The Wren, the Wren!

Posted by The Skibbereen Eagle | December 26, 2019 0

Lá an Dreolín atá ann in Éireann inniú – Today is St Stephen’s Day in Ireland, when the Wren Boys will be out honouring the ‘King of all Birds’.

The tradition consists of “hunting” a fake wren and putting it on top of a decorated pole. Then the crowds of mummers, or strawboys, celebrate the wren by dressing up in masks, straw suits, and colourful motley clothing. They form music bands and parade through towns and villages. These crowds are sometimes called wrenboys.

“The wren, the wren, the king of all birds, St. Stephen’s Day was caught in the furze….Up with the kettle and down with the pan, And give us a penny to bury the wren.”

Irish people and their folklore placed great importance on birds and that tradition continues. Legend has it that a wren betrayed the position of Irish soldiers as they prepared to attack the Vikings (history shows that didn’t end terribly well for us).

In Ireland the second day of Christmas is always referred to as St. Stephen’s Day (as in the Feast of Stephen referenced in the Carol “Good King Wenceslas”)  and not Boxing Day as in Britain. “Good King Wenceslas”  was actually a Duke during his lifetime. After his assassination at age 27 by his younger brother, Wenceslas the Duke, was posthumously declared a King by the Pope as well as a saint, and the Duchy of Bohemia became the Kingdom of Bohemia, with Kings in charge ever after. Today, of course, most of Bohemia lies within the borders of the Czech Republic, also called Czechia, and St. Wenceslas is the patron saint of the Czechs, hence Wenceslas Square in Prague the site pf the “Velvet Revolution” the non-violent transition of power in what was then Czechoslovakia, occurring from 17 November to 29 December 1989.

“But his deeds I think you know better than I could tell you; for, as is read in his Passion, no one doubts that, rising every night from his noble bed, with bare feet and only one chamberlain, he went around to God’s churches and gave alms generously to widows, orphans, those in prison and afflicted by every difficulty, so much so that he was considered, not a prince, but the father of all the wretched.” – Cosmas of Prague, about the reign of Wenceslas I, Duke of Bohemia, a.k.a. Good King Wenceslas.

Many people in Ireland generally spend the day quietly with family members or close friends.

Other people may visit a theatre to see a pantomime. Pantomimes are musical-comedy productions based on fairy tales and aimed at families. They incorporate audience participation, cross-dressing, double entendre and references to recent local events. In some parts of Ireland, children go from door to door with a wren (a small bird) in a cage or a model wren on a stick. They may also sing, play music or perform traditional dances. In some areas, boys may dress as girls or women. Many hope to collect money for community or school projects or charity.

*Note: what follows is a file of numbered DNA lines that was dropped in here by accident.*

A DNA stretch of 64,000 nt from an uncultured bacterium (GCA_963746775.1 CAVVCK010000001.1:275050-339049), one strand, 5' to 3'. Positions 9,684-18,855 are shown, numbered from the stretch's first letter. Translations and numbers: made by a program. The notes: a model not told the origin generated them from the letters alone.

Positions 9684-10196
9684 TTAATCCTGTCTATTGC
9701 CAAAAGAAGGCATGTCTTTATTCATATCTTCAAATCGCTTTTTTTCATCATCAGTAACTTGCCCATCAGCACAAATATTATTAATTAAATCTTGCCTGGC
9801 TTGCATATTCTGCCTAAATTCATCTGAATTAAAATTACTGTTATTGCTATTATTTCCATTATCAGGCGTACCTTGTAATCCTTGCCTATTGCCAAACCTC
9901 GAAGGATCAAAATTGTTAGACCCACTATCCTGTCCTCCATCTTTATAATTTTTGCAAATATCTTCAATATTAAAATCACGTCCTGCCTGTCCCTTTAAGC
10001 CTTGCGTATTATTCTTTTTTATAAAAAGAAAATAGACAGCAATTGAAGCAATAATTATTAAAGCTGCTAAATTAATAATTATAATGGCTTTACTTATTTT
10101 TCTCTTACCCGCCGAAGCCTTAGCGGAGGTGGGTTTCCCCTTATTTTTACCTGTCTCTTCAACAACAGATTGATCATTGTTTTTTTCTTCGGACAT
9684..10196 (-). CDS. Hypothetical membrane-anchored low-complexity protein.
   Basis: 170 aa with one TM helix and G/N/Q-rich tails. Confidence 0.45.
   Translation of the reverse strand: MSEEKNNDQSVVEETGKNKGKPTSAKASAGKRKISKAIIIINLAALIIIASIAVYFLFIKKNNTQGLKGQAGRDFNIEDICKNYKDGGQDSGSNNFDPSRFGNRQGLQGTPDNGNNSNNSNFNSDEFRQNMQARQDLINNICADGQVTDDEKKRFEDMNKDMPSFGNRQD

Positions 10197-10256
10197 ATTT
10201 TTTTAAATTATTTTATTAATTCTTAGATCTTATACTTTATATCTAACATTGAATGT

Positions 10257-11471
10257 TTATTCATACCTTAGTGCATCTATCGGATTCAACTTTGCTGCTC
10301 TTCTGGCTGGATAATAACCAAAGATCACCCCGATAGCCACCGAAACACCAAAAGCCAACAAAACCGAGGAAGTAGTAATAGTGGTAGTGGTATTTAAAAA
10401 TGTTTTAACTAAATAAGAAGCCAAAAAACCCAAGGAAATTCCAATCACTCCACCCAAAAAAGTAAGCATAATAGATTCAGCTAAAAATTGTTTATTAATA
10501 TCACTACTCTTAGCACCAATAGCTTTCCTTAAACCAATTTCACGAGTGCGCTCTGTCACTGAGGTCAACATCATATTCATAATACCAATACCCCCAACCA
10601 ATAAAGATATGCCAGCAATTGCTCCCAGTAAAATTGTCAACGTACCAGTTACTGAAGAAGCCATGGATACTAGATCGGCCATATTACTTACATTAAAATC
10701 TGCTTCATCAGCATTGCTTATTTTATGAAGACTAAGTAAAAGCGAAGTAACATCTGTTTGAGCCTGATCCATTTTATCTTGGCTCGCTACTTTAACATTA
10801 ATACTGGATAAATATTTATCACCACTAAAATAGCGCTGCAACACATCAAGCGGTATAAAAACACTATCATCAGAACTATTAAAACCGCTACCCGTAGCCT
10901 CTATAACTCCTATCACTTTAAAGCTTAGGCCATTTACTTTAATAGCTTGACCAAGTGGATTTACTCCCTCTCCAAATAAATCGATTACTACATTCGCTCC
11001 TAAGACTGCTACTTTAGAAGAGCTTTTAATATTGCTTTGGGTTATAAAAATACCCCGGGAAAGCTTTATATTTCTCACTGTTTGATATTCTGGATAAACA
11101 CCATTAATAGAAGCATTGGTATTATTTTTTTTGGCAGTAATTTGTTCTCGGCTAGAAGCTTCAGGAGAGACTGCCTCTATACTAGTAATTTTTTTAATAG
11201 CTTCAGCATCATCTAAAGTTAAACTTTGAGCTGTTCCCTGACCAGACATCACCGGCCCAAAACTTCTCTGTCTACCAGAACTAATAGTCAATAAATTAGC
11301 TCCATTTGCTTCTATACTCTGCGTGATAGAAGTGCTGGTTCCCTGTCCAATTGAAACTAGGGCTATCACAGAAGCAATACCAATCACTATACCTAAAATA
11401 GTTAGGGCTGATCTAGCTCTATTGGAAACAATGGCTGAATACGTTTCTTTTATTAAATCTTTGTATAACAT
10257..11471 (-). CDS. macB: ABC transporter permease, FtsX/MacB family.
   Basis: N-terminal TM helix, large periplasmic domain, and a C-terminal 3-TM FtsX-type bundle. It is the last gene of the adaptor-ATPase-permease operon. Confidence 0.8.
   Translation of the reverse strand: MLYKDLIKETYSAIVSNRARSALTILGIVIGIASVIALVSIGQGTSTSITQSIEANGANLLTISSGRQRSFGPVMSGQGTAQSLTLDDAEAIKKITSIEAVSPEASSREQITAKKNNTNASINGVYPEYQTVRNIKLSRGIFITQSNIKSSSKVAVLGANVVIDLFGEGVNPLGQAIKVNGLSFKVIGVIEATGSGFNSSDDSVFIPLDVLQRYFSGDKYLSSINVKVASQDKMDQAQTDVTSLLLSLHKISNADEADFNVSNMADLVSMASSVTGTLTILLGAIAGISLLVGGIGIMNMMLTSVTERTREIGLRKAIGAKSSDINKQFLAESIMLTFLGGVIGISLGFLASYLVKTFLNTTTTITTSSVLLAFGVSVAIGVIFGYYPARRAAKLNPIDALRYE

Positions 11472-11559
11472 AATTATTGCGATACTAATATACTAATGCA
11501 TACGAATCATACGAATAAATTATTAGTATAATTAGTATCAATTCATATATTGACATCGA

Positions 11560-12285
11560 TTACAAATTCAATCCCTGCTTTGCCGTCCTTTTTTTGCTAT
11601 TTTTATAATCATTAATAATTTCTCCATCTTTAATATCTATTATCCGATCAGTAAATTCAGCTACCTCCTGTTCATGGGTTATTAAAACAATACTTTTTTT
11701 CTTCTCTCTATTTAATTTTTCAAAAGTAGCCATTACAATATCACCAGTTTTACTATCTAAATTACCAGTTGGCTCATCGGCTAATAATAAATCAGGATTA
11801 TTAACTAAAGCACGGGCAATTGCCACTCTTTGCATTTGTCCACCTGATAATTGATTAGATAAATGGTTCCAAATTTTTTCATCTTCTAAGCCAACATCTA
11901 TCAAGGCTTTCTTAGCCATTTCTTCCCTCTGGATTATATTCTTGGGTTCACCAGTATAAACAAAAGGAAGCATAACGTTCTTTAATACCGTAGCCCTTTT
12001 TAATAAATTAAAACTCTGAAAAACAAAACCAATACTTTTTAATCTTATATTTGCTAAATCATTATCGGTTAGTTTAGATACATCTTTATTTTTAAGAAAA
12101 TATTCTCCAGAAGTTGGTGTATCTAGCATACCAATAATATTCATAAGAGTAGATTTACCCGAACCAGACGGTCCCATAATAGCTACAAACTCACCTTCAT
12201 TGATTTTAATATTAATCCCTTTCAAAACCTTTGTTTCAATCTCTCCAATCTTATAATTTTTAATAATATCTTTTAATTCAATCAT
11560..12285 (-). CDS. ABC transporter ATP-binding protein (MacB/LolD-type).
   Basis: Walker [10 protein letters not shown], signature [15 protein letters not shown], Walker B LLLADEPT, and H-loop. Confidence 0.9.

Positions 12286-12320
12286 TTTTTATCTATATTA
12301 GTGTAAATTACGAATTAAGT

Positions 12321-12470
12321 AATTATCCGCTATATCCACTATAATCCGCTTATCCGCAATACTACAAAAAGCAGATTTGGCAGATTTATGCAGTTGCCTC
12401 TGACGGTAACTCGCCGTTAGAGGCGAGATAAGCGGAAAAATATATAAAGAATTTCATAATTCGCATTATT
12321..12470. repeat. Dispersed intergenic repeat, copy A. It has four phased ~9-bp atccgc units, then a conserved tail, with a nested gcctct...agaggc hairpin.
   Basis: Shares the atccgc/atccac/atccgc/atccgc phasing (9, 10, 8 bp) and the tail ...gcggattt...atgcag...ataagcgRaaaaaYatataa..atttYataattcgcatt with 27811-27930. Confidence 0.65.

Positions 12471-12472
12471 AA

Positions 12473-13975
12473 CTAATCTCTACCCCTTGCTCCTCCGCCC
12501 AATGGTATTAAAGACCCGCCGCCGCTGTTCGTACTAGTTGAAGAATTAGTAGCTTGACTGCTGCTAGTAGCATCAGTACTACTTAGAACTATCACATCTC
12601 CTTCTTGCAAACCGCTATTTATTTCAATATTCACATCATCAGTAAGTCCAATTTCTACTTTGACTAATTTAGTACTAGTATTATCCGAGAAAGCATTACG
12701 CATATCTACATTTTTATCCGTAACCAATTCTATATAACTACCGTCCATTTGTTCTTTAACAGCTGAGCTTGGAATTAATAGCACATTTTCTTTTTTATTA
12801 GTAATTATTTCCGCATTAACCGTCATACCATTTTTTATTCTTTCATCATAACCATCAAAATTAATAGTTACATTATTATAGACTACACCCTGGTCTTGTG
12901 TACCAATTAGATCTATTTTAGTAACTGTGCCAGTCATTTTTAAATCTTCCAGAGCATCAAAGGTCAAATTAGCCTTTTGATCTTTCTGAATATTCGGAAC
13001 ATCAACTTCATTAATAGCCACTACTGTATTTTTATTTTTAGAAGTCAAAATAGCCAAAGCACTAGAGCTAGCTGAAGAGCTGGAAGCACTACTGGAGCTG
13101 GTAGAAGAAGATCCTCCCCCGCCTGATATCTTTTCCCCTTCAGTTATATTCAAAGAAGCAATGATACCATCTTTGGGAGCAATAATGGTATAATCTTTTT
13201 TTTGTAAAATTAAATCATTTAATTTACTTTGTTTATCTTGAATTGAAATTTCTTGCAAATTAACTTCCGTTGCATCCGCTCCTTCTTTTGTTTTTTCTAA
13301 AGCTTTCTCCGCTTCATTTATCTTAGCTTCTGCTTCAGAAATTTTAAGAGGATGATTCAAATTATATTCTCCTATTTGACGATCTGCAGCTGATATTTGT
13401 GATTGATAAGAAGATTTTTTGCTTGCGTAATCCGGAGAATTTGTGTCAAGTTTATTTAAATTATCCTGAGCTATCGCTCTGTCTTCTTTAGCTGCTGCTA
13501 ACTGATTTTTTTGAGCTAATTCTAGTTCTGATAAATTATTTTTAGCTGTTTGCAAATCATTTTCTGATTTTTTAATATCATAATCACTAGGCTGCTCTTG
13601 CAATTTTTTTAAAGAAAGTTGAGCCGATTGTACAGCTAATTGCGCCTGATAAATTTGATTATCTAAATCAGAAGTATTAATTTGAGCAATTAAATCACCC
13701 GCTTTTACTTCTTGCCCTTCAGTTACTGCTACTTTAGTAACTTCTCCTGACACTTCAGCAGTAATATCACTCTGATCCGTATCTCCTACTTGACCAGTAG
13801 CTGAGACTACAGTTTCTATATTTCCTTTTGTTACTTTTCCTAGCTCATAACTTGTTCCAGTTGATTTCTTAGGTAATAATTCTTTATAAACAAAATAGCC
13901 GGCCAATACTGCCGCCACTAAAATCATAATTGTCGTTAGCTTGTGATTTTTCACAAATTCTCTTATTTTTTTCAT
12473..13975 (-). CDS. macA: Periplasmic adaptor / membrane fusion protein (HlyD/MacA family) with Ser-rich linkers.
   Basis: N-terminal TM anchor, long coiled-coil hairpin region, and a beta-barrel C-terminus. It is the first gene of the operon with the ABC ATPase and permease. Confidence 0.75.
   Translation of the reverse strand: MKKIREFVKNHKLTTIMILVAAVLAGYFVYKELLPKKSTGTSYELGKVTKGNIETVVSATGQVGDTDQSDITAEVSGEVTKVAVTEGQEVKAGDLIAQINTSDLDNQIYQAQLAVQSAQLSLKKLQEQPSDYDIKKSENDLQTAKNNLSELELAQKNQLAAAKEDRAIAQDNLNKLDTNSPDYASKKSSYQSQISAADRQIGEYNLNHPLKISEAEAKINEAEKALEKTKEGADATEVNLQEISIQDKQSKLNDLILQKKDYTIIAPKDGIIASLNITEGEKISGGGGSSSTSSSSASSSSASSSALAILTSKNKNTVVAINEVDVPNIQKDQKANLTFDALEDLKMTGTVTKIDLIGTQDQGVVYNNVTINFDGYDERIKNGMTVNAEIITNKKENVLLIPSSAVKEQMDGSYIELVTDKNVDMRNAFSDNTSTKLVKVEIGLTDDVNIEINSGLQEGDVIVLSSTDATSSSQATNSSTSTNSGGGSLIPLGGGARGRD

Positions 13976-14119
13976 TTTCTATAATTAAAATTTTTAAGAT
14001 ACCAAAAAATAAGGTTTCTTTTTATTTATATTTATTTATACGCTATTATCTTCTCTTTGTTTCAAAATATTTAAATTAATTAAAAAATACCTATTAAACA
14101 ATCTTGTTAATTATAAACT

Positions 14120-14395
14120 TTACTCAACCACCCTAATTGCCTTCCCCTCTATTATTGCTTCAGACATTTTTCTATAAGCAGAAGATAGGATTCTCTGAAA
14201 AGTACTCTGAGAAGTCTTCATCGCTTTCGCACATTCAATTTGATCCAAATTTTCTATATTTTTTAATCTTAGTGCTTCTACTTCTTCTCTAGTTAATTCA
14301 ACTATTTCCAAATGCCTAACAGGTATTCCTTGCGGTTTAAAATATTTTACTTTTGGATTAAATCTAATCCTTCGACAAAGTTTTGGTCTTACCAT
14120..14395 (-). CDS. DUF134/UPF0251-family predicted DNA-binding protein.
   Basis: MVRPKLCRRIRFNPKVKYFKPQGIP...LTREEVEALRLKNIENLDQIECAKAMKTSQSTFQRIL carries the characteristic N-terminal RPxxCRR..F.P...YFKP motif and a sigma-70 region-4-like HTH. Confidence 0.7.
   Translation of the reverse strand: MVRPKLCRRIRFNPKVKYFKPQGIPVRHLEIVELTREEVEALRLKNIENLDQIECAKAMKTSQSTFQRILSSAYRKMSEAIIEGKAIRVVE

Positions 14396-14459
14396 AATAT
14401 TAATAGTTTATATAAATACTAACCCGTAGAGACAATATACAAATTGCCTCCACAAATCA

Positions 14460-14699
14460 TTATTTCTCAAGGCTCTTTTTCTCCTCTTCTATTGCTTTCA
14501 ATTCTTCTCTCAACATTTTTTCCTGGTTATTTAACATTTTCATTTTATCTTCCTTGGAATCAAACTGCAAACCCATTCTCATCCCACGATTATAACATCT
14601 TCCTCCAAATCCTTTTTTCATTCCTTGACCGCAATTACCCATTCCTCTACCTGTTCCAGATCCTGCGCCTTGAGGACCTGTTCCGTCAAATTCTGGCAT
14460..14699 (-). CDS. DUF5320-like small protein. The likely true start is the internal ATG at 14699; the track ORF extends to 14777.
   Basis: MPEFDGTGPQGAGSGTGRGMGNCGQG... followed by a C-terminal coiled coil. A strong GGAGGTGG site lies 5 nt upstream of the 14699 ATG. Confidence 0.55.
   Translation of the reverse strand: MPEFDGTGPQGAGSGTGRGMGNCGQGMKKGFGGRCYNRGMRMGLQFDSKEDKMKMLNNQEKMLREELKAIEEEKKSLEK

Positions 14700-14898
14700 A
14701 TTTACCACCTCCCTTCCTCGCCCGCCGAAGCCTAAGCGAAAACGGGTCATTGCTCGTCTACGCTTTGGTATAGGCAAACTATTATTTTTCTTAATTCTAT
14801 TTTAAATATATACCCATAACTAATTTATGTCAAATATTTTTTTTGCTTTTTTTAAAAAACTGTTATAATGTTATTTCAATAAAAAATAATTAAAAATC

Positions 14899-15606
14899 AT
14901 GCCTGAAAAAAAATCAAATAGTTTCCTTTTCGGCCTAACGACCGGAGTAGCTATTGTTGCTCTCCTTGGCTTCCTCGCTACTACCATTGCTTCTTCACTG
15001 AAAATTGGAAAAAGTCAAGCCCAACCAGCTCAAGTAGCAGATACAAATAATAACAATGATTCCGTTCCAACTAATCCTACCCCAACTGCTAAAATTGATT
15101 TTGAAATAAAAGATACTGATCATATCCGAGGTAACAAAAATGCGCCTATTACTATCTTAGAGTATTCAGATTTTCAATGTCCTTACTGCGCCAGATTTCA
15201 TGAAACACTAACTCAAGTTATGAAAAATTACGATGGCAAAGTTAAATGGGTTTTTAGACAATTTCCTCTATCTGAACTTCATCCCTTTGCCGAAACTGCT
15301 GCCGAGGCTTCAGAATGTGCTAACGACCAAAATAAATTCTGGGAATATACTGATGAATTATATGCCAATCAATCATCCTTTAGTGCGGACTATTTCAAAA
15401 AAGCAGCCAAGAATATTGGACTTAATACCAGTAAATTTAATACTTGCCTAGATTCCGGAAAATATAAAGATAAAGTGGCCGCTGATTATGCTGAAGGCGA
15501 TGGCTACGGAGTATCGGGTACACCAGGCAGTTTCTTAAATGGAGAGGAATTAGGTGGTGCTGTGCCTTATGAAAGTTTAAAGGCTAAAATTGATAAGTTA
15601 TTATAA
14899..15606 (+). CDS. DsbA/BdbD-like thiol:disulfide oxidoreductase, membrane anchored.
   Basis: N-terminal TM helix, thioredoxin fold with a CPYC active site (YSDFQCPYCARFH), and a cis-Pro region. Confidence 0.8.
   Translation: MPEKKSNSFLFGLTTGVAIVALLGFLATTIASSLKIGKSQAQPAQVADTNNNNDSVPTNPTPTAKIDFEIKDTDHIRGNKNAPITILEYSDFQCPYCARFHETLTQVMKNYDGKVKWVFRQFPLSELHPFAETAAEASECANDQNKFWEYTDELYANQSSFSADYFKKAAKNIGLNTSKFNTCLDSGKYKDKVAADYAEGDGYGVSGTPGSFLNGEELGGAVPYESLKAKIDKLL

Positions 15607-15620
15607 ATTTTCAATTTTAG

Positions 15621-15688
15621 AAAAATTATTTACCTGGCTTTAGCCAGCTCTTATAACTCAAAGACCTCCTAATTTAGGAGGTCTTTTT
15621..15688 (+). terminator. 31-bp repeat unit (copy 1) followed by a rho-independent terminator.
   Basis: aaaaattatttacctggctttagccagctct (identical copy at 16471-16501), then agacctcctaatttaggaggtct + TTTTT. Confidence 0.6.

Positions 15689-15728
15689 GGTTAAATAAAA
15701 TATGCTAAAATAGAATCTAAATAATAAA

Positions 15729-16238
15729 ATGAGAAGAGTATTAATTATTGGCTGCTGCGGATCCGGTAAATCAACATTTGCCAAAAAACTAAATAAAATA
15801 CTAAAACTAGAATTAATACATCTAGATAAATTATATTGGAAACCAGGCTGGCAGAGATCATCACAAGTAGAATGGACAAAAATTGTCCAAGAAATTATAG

St Stephen is believed to be the first Christian martyr. He was stoned to death sometime around the year 33 CE. According to an Irish legend, he was betrayed by a wren while hiding from his enemies. Another legend tells of Viking raids on Ireland on St Stephen’s Day sometime around the year 750 CE. Irish soldiers were approaching a Viking camp to drive out the intruders. However, a wren started eating crumbs from a drum and alerted the Vikings to the presence of the Irish soldiers.

Hence, some people felt that wrens betrayed them and should be stoned to death, just as St Stephen was. Boys traditionally hunted a wren and threw stones at it. They tied it to a stick when it was dead and paraded it around the village. They did this to collect money for a dance or party for the whole village. Although the custom of killing wrens on December 26 died out around 1900, St Stephen’s Day is still known as the Day of the Wren, particularly in rural areas. St Stephen’s Day has been a holiday in Ireland for hundreds of years. It became a public holiday following the Bank Holidays Act 1871.

The Stoning of Saint Stephen is the first signed painting by Dutch artist Rembrandt, painted in 1625 at the age of 19. It is currently kept in the Musée des Beaux-Arts de Lyon. This work is inspired by the martyrdom of Saint Stephen which is recounted in Acts 7.

 

 

The Skibbereen Eagle

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